It’s a really exciting time to be in the US. The fact that the current healthcare system is being dismantled means that we have the opportunity to fix the most vexing problems.
I didn’t grow up in a military family, but I married into one. That means I’m dealing with paying with healthcare for my parents and aunt, who are on Medicaid and insurance through their work, as well as for my husband with Tricare, the military health insurance.
While I won’t pretend Tricare is perfect, it’s exponentially better than its civilian counterpart, Medicaid, or even private health insurance. I would love to see Tricare extended for all Americans, not just those who’ve served our country directly.
If we couldn’t do that, imagine if Tricare covered all government employees, like teachers and police officers.
The things we insure say a lot about what we value.
Right now, the government has stepped in to say what should be covered by health insurance. They’re about to make that decision again.
When home care is left out of health insurance, that says a lot about what America values.
I can’t think of anyone who’s willing to abandon their family members. Sure, they’re out there, but I’ve never come across anyone.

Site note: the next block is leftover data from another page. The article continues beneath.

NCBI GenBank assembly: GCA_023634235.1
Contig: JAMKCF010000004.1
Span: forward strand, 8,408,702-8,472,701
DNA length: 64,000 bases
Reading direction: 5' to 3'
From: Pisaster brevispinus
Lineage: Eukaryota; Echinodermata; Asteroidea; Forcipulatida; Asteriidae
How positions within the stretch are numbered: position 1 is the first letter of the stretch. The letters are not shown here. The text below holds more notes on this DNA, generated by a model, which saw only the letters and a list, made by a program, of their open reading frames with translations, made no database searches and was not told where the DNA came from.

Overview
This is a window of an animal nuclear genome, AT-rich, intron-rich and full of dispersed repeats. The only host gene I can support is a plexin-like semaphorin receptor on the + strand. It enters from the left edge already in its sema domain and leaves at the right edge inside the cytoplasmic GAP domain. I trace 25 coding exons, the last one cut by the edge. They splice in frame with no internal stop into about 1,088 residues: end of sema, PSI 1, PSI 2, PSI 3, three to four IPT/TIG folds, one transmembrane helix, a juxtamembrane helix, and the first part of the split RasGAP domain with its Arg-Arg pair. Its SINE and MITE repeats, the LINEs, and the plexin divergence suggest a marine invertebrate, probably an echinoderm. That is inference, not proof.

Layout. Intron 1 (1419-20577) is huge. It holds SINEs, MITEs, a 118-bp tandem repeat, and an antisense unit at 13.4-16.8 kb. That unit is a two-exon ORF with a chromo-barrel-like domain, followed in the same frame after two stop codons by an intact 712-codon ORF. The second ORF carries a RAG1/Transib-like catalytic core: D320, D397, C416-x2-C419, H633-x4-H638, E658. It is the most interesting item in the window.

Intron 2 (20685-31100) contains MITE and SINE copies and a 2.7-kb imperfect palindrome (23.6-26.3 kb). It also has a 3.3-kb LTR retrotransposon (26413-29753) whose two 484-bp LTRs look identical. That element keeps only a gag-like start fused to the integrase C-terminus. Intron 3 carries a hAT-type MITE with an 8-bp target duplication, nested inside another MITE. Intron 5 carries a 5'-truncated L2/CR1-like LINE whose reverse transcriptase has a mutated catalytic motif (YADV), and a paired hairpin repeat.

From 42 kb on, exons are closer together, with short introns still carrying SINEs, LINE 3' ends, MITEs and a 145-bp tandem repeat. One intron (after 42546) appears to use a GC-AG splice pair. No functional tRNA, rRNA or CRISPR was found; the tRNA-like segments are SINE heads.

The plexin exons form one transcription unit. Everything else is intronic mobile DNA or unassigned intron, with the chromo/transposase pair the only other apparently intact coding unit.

Usually people aren’t helping because they know another family member will do it. Or they can’t afford to provide the care someone needs, so they do their best to keep their job and still help out.
I don’t know how to fix US healthcare, but I do know this is our chance to ask that the help family caregivers need be written into law.
I’ve been calling my reps and asking for them to cover home health care, provide annual respite for family caregivers, and improve nursing home care. What sort of support do you want for caregivers?
Featured image: City of Angels / Shutterstock, Inc. San Francisco, California, USA – December 24, 2015: Old man in a wheelchair is assisted to get off a van using a lift.
I live off of food from Trader Joe’s. I spend my life in a cubicle, a la Office Space. I’m kind of obsessed with the internet.
Confession: I take care of people but don’t identify as a caregiver.